LEARNING CENTER
Level | Intermediate
Should I put all my money in only mutual funds? How can I create a portfolio of mutual funds?

Most of us feel that our money flows through our hands just like water; there is no end to expenses and usually very little left for anything else. Occasionally, you may ask yourself, ‘How do I save for a rainy day?’ ‘What will I do if anything unfortunate happens to my loved ones or me where hospitalization is required?’ ‘How do I build enough wealth to be financially comfortable and fulfill my financial goals?’

These questions imply that every rupee you earn or have should be allocated towards four purposes:

  1. Saving for ‘a rainy day’
  2. Protecting against unfortunate events such as illness and accidents
  3. Investing to fulfill financial goals and build wealth
  4. Spending for sustenance and maintaining the preferred standard of living for you and your loved ones

While savings will help you deal with a rainy day and insurance will protect you in case of an unfortunate situation, mutual funds may help you fulfill your financial goals and build wealth.

Your investment risk profile:

Before exploring mutual funds, you must assess your investment risk profile; in other words, are you comfortable taking risks? How much risk should you take? To assess your risk profile, consider your current wealth, age, income, number of dependents, and comfort with risk. For instance, if you are young, just starting out in life, have no dependents, and are earning well, you can take on a higher level of investment risk than someone who is middle-aged and has a number of financial responsibilities to fulfill.

Your asset allocation

Based on your risk profile, you can decide on your asset allocation; this is simply deciding how much you should invest in equity and how much in debt. For instance, an investor with a low-risk profile can invest a small amount in equity (say 20%) and a higher amount in debt (80%) since equity carries higher risk than debt. For an investor with a medium-risk profile, the debt-to-equity ratio can be about 60%:40%, while for an investor with a high-risk profile, the debt-to-equity ratio can be about 20%:80%.

Using mutual funds:

Now that you have your asset allocation in place, let’s examine the various categories of mutual funds in which you can invest based on your asset allocation:

Equity funds – These mutual funds invest in equity stocks of companies across different sectors/industries and market capitalizations. These funds look for companies that are expected to grow at a faster rate than the overall market. While these funds carry high risk since they are associated with equity investing, if you remain invested for the long term, the risk is reduced over time and you have the opportunity to earn higher potential returns. These funds are suitable for fulfilling financial goals such as accumulation of sufficient wealth for a comfortable retirement. For example: Diversified Funds, Focused Funds, Index Funds and Sectoral Funds.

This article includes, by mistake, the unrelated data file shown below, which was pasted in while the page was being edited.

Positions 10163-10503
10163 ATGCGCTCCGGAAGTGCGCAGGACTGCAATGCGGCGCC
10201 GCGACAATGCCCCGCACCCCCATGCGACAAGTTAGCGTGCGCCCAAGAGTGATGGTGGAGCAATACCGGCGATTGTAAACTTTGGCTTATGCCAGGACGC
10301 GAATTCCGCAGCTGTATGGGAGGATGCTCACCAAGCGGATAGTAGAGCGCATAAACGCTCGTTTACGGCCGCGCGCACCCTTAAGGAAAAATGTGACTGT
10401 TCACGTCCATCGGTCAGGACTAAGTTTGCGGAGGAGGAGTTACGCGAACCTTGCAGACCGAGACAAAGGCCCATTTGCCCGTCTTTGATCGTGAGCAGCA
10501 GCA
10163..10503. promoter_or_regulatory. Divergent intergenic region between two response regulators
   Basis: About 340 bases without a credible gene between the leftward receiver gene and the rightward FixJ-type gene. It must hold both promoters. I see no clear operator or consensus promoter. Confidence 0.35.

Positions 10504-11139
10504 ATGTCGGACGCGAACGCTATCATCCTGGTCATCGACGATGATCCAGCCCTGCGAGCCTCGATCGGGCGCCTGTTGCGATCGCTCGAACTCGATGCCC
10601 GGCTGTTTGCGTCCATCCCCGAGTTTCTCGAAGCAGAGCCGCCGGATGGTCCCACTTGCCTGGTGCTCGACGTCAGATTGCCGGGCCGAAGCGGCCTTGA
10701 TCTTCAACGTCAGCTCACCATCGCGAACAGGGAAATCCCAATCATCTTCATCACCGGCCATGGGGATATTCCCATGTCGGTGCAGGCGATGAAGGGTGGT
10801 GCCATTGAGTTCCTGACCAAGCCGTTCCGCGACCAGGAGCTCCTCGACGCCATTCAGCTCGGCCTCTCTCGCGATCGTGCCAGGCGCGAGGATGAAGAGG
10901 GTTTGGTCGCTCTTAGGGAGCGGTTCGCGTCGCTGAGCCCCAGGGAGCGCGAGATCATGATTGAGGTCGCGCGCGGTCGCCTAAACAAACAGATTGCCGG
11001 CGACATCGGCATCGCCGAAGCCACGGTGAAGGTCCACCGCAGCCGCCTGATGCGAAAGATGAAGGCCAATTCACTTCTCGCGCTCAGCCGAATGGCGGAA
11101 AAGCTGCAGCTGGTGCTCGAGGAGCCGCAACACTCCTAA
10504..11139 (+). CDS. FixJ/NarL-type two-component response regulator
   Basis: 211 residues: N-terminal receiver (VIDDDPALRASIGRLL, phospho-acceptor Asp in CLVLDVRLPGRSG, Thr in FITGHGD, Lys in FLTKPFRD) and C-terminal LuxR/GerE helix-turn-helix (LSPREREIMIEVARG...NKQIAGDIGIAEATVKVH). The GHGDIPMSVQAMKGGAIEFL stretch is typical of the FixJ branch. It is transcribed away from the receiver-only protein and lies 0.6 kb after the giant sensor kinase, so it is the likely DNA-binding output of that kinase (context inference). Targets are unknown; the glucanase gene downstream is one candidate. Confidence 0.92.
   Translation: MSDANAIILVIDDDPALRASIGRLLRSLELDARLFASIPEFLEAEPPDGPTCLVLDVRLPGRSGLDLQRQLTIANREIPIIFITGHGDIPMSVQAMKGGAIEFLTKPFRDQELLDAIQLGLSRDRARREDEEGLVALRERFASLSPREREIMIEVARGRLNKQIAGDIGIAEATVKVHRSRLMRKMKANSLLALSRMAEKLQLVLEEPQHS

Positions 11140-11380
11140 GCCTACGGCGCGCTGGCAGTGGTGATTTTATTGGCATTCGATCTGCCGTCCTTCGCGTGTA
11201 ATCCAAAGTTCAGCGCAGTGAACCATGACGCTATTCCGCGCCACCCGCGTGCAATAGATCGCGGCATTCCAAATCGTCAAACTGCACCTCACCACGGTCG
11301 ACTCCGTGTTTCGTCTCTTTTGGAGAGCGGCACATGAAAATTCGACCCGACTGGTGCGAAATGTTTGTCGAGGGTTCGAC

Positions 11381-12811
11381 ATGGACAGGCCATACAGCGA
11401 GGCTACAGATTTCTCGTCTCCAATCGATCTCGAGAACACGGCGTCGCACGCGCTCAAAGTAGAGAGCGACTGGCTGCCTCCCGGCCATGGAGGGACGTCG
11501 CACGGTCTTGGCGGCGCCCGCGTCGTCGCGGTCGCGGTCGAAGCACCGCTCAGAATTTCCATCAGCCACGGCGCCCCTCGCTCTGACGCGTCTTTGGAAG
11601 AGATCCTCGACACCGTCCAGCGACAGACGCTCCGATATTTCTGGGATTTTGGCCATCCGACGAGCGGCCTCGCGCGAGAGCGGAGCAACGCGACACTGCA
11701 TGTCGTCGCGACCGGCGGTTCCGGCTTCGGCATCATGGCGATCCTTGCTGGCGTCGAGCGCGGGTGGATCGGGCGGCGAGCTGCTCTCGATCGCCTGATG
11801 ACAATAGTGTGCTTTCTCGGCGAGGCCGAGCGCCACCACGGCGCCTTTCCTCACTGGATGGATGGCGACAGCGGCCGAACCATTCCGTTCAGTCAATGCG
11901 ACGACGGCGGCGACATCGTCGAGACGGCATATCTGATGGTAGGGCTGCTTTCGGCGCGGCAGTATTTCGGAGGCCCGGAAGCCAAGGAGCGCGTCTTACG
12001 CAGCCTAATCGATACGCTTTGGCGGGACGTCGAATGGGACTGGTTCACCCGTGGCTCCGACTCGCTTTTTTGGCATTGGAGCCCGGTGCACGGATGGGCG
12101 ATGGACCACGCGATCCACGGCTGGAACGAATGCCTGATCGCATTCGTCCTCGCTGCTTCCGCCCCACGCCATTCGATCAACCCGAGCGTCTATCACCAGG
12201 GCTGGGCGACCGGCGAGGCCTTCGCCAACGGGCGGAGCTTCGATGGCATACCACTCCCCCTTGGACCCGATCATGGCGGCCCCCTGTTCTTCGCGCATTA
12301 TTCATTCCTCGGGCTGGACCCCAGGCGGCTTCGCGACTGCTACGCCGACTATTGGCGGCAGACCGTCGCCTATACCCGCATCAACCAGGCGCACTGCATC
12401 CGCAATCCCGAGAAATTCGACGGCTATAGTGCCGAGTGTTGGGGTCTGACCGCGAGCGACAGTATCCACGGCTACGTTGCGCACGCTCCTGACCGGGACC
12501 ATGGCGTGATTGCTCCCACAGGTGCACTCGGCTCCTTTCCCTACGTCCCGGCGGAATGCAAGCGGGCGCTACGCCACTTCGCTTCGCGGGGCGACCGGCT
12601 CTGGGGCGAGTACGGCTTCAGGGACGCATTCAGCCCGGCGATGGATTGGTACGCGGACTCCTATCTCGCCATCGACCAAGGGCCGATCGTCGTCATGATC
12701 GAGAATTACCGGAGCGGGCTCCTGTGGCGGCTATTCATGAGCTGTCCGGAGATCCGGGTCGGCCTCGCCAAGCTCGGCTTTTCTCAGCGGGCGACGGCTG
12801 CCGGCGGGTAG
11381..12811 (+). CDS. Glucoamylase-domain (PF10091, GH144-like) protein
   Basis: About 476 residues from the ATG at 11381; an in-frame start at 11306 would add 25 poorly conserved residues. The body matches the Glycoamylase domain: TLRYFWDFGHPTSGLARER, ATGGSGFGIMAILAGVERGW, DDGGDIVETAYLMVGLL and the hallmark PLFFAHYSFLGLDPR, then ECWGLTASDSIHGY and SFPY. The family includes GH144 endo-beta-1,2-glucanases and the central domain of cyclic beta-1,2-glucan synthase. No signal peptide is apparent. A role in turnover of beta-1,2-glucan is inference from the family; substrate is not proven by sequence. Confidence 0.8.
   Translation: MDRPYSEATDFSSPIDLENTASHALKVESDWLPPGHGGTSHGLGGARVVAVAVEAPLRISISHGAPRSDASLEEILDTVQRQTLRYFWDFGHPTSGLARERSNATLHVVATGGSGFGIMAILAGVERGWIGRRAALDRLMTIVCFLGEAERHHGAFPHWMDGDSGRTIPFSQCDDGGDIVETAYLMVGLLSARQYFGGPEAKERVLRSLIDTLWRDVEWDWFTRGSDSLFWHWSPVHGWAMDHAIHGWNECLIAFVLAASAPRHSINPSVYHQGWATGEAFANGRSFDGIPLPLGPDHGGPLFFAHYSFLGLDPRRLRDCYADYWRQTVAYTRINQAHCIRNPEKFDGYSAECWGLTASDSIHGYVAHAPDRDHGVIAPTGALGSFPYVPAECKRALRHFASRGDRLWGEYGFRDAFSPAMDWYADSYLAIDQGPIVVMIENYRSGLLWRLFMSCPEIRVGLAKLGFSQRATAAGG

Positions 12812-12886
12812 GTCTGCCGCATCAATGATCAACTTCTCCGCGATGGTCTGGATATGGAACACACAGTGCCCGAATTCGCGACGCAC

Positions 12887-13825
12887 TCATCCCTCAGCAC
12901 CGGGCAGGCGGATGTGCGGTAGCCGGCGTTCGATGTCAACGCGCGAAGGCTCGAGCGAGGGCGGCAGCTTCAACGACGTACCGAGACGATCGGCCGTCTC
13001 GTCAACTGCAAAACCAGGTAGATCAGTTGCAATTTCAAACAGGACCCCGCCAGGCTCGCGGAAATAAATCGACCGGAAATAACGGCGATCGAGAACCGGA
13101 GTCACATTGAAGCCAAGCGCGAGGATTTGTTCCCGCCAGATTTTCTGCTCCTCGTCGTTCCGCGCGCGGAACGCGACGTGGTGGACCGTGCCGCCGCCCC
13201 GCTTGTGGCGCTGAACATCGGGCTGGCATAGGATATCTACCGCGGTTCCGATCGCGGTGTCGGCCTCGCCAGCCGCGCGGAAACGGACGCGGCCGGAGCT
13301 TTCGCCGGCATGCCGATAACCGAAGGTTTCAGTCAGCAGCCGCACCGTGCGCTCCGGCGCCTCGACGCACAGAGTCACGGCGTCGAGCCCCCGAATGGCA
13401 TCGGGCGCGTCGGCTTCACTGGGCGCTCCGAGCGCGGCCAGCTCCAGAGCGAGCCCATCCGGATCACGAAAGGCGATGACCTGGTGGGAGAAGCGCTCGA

Debt funds – These funds invest in government securities, certificates of deposits, corporate bonds, and money market instruments. The fund manager trades in debt securities in the debt markets based on changes in interest rates. When interest rates fall, the prices of existing debt securities rise, and vice versa. These funds carry lower risk than equity funds because they invest in debt; they are suitable for fulfilling medium-term financial goals such as buying a home, wanting to go on a vacation or buying a new car in the next 2-3 years. For example: Income Funds, GILT Funds, Fixed Maturity Plans and Liquid Funds

Hybrid funds – These funds invest a portion of their portfolio in equity and the rest in debt. Some hybrid funds are equity oriented (i.e. they invest about 65% or more in equity) while some are debt oriented (i.e. they invest about 65% or more in debt securities). The investment risk associated with these funds depends on their orientation; while equity-oriented funds carry higher risk, debt-oriented funds carry lower risk. These funds are suitable for investors who want to combine their debt and equity investments within one investment option for convenience and for those wishing to fulfill medium- to long-term financial goals such as children’s education, marriage or foreign holidays after 5 years. For example: Balanced Funds and Monthly Income Plans.

Building an investment portfolio starts with assessing your investment risk profile and ends with selecting suitable investments based on your asset allocation.

Before you invest, consult a financial advisor who can recommend funds after assessing your risk profile.

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Key Takeaways

  1. Every rupee you earn should be allocated towards four purposes:
  • Saving for ‘a rainy day’
  • Protecting against unfortunate events such as illness and accidents
  • Investing to fulfill financial goals and build wealth
  • Spending for sustenance and maintaining the preferred standard of living
  1. Mutual funds may help you invest to fulfill your financial goals and build wealth.
  2. Before investigating mutual funds, you must assess your investment risk profile.

Based on your risk profile, you can decide your asset allocation.